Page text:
Over the Bank Holiday weekend I went to stay with my sister Chloe in London and with a beautifully sunny Sunday ahead of us, we decided to make a trip to Kew Gardens.
London’s largest UNESCO World Heritage site, the Royal Botanic Gardens at Kew have the biggest and most diverse collection of plants in the world. I hadn’t been to Kew since I lived nearby as a child, and I was excited to return. I’d recommend buying your tickets online before you get there like we did, especially if you’re visiting during peak times, as they’re not only cheaper but it meant that we managed to skip the queues.
With 326 acres to explore, we started off at the Palm House, Kew Gardens’ iconic Victorian glass conservatory. A breath-taking and elegant exterior, inside the glass house you’re transported to a tropical rainforest with its steamy, humid climate. There are so many amazing exotic plants to see at ground level and you can climb the stairs to quickly walk amongst the palm trees, before you get too hot and sticky!
To the side of the Palm House you can find the much smaller Waterlily House where in the summer the pond is home to giant waterlilies and beautiful lotus flowers.
Next we discovered the Princess of Wales Conservatory which contains 10 different environments for cacti, carnivorous plants, ferns etc. If you’re lucky you might spot one of the Chinese Water Dragons that roam freely on the rocky terrain but they were hiding on Sunday!
Strolling through the Kitchen Gardens with its abundance of ripe seasonal fruit and vegetables made us hungry so we headed back to the Orangery via the Great Broad Walk for lunch. The Orangery itself is a stunning 18th century building with high-ceilings and huge arched windows.
The cafe serves everything from fresh salads to yummy cakes; many people were enjoying a Sunday roast, which looked tasty but it was far too hot for a big meal so we opted for a falafel wrap each and found a sunny spot on the grass outside.
Feeling reenergised we walked back down the Great Broad Walk and admired the flowers in the borders, which are at their most beautiful in summer. Just off the Broad Walk you can find The Hive, a new multi-sensory installation set in a wild flower meadow. An impressive metallic structure, The Hive highlights the extraordinary life of bees with lights and sounds triggered by the activity in a real beehive at Kew.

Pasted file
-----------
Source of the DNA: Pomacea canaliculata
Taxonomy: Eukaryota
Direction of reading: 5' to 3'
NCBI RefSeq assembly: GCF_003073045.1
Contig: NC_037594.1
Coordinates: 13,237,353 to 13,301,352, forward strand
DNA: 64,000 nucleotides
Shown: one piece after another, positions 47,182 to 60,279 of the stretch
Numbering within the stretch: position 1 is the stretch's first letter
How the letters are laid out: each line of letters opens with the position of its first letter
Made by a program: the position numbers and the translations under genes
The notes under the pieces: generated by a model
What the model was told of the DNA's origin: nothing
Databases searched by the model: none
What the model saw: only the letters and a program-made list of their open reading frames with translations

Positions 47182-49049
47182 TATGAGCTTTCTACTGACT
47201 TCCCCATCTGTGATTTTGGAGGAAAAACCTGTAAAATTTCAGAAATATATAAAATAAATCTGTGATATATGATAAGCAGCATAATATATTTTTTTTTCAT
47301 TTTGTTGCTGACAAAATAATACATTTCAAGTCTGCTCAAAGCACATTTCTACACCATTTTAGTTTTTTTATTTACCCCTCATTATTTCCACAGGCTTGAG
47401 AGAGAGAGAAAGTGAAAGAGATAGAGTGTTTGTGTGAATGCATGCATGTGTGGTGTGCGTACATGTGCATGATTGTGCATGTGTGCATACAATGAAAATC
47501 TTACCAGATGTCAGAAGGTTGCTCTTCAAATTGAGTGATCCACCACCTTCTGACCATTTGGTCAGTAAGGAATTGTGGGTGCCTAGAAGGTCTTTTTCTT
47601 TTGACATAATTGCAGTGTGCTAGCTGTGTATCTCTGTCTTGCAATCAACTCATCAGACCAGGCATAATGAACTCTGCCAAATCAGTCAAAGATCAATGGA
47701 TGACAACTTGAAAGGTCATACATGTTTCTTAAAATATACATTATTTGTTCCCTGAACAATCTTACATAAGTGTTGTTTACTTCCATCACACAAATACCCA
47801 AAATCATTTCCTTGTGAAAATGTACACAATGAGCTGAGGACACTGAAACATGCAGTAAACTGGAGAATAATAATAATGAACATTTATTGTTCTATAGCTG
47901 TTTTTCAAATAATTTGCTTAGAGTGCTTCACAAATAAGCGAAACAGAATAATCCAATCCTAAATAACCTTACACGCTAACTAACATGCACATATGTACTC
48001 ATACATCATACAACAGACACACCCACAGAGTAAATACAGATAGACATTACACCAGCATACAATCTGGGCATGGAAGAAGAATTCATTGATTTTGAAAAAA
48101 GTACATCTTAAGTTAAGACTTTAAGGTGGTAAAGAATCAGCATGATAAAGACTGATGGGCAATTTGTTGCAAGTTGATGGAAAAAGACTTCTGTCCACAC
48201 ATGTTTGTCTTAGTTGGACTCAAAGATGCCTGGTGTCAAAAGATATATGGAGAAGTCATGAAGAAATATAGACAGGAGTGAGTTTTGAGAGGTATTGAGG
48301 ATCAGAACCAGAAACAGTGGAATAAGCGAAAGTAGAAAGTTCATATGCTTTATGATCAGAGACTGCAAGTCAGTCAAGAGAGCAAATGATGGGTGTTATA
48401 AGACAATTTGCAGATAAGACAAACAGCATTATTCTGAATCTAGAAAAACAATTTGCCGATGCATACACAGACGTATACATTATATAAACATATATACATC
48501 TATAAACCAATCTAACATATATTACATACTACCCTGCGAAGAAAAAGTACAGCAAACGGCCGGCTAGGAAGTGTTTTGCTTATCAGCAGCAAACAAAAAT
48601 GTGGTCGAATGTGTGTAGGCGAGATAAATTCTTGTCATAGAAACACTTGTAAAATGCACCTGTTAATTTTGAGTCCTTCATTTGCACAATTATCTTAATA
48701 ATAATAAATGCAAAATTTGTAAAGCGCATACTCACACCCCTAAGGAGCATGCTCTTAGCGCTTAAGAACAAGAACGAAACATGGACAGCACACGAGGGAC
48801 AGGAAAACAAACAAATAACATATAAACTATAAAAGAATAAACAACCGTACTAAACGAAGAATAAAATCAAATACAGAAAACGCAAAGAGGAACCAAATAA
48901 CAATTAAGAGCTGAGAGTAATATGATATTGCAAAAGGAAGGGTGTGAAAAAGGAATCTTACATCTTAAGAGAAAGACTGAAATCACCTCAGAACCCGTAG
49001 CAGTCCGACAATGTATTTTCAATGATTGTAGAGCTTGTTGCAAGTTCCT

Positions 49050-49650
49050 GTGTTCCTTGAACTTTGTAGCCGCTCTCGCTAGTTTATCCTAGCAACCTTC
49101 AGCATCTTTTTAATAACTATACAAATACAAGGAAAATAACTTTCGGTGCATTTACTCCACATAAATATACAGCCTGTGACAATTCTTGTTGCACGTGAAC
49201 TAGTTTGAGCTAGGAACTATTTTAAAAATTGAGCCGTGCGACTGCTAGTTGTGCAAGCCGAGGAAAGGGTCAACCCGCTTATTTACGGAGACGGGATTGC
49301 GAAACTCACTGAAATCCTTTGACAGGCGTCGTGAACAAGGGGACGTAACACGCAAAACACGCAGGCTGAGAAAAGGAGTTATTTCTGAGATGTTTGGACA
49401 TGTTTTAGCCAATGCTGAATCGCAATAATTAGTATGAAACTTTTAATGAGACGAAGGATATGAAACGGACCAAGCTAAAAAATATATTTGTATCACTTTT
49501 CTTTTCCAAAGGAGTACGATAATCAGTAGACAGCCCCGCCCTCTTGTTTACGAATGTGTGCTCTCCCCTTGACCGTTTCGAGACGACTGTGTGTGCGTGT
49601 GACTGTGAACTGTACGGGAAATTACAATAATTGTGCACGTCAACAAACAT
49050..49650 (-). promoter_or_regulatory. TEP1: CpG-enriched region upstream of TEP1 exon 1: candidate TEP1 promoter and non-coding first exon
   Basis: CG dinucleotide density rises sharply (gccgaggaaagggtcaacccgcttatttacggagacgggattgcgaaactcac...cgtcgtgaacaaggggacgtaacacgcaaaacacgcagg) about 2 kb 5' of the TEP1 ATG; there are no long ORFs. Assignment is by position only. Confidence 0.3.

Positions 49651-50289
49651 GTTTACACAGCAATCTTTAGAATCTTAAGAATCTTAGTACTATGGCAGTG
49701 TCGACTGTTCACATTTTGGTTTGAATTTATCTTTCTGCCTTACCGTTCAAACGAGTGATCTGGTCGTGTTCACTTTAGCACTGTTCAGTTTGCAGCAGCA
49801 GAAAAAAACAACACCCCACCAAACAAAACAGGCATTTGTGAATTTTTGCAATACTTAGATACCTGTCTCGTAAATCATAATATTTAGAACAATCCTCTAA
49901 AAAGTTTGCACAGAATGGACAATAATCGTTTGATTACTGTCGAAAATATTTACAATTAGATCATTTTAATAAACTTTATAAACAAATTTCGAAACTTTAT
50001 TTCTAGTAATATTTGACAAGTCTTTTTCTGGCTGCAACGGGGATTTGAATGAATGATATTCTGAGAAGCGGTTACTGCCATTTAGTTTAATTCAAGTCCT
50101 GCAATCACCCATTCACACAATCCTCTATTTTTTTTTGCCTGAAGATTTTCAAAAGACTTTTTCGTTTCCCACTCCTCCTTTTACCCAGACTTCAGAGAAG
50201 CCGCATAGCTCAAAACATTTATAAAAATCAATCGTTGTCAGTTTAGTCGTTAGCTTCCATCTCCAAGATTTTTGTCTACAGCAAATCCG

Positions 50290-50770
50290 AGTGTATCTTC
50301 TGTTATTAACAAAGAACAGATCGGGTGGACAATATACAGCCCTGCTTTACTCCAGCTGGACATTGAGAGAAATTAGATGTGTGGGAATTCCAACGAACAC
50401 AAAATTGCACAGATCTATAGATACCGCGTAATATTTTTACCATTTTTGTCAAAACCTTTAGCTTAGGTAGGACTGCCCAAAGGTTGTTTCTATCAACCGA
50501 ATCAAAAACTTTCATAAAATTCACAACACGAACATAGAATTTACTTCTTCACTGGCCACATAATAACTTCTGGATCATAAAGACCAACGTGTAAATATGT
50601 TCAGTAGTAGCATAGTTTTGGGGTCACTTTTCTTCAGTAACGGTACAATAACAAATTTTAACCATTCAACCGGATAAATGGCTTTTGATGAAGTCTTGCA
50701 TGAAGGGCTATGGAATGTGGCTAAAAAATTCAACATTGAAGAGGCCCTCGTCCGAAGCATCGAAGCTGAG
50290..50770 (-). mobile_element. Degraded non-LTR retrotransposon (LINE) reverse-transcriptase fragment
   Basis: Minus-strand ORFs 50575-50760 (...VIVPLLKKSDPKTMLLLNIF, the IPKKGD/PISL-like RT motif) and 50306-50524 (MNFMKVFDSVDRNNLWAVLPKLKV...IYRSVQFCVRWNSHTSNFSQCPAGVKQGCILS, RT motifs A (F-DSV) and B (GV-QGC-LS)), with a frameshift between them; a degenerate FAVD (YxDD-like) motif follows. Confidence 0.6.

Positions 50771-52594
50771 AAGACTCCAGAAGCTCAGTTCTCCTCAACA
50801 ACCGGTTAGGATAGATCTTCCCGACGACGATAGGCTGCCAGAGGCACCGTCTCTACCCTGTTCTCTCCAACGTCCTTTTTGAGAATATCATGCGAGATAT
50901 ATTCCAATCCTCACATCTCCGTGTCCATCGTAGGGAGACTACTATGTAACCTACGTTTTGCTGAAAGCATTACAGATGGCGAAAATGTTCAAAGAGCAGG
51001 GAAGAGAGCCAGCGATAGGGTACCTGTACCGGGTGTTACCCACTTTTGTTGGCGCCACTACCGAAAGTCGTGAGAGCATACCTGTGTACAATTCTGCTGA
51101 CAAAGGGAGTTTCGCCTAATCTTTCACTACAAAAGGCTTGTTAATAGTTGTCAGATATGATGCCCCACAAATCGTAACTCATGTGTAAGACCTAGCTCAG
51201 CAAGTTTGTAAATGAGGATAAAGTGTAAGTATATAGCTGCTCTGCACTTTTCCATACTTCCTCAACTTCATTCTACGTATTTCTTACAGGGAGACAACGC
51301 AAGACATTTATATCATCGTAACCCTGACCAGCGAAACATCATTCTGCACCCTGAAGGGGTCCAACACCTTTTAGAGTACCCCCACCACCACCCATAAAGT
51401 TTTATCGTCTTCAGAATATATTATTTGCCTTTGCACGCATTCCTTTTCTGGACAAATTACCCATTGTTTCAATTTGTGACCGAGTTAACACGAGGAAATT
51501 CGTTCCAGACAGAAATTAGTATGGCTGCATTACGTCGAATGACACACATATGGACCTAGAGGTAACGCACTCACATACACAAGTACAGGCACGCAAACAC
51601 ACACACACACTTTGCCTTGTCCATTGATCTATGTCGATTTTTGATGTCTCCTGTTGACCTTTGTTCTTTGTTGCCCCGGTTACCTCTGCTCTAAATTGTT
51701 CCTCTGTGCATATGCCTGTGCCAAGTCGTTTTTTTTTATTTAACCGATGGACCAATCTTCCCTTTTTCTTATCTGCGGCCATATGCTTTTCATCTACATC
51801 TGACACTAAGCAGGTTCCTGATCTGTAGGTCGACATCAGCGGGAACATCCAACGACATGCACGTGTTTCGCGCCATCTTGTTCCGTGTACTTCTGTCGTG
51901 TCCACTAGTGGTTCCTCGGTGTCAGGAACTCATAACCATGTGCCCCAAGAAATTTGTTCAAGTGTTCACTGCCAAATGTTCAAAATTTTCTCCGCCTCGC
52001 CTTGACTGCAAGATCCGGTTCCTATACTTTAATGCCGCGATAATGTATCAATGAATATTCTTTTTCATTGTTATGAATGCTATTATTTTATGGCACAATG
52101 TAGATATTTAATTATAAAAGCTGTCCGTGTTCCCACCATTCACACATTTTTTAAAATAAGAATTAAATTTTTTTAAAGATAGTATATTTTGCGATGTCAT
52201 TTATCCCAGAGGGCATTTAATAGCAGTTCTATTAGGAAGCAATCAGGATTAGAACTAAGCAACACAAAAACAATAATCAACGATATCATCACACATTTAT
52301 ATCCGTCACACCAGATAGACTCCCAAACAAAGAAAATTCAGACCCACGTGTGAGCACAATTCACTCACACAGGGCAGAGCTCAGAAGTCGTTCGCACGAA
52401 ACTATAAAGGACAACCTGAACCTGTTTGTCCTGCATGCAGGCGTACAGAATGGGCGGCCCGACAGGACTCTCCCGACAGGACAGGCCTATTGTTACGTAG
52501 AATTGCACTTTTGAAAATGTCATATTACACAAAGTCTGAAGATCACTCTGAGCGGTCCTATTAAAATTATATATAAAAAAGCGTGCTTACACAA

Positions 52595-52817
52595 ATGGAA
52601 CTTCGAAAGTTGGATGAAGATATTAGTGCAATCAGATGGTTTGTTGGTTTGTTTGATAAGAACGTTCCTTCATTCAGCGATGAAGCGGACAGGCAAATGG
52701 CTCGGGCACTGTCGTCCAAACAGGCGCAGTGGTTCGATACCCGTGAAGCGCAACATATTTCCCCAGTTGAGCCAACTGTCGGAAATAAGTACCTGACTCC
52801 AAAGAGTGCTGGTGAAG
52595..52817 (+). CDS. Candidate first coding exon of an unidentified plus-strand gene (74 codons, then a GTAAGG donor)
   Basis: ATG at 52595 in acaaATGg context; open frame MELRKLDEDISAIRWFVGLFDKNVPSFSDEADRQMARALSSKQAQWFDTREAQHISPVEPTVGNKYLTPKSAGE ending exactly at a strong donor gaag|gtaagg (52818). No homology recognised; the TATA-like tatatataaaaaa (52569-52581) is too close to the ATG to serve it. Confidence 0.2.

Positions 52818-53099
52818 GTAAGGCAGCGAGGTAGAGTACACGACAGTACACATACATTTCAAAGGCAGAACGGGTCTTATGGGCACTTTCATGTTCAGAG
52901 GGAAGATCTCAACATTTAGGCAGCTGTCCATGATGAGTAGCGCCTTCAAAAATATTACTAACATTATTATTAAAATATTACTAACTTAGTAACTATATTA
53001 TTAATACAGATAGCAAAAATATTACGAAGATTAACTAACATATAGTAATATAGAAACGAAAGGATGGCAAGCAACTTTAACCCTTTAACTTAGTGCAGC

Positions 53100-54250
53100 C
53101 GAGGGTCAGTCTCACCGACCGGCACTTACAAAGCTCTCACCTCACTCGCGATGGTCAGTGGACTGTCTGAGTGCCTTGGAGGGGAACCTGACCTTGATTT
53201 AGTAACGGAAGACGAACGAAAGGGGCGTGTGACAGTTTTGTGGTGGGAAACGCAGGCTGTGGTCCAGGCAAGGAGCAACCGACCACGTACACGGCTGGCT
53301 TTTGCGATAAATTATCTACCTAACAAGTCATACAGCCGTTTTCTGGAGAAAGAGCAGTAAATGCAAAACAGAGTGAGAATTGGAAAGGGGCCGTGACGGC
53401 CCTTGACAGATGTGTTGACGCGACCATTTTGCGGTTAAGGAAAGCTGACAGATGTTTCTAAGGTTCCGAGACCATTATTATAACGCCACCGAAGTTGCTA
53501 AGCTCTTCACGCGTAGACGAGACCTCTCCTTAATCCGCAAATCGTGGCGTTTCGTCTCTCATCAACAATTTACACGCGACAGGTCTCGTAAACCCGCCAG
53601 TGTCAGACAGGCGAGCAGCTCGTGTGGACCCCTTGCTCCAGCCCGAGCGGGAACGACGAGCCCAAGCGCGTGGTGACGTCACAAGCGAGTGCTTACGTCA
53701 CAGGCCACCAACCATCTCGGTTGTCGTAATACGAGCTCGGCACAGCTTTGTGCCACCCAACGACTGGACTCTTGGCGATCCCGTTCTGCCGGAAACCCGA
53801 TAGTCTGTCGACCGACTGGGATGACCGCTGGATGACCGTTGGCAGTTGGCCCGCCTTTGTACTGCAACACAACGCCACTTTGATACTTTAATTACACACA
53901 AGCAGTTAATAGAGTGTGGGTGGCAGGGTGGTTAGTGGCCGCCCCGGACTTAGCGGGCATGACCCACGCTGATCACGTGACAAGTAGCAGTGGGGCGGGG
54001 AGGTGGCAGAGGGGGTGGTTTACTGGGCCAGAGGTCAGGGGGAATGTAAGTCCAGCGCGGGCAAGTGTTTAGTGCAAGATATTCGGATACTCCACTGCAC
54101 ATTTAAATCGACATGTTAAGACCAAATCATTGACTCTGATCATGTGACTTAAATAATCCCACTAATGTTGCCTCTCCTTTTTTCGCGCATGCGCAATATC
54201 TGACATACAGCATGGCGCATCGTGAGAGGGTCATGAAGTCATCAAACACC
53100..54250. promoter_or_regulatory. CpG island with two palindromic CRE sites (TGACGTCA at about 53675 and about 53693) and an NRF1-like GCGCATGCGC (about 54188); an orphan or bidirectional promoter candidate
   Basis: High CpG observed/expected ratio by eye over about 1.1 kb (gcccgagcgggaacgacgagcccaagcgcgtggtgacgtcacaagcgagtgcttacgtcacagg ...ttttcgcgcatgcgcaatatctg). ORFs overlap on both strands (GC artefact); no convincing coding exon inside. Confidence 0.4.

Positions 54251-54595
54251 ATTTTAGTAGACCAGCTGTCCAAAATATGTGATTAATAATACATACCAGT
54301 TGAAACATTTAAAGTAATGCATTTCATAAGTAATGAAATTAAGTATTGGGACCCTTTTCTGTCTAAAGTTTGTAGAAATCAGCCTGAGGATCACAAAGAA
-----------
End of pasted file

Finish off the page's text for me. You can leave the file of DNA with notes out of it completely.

Having only explored a small section of Kew Gardens, we went further afield into the vast Arboretum where there is a Treetop Walkway. 18 meters above ground, you can climb the steps to walk through the canopy. As we were wearing dresses and the walkway floor is see-through, we didn’t think people below would appreciate the view, so we gave it a miss this time! I did do the Treetop Walkway last time I visited and the views of the gardens and Greater London are spectacular so it’s worth doing if you’re wearing appropriate clothing!
After walking around the big lake in the Arboretum, we headed back to the entrance via the wonderfully fragrant Rose Garden behind the Palm House. We blended in with the roses in our matching/clashing flowery dresses from Mango (you can find Chloe’s here and mine here). If you can’t wear a pretty floral dress on a sunny day at Kew Gardens then when can you?!
Surrounded by nature, you completely forget that you’re actually in suburbs of London at Kew Gardens. I’d never seen Kew Gardens in the height of summer before and it was buzzing with insects and bright colours. Kew Gardens has something to offer in every season and I’d like to go back in autumn when the trees turn into a sea of reds and oranges.
Really easy to get to on the district line, Kew Gardens is a peaceful paradise away from the hustle and bustle and the perfect place to wind down after a stressful week.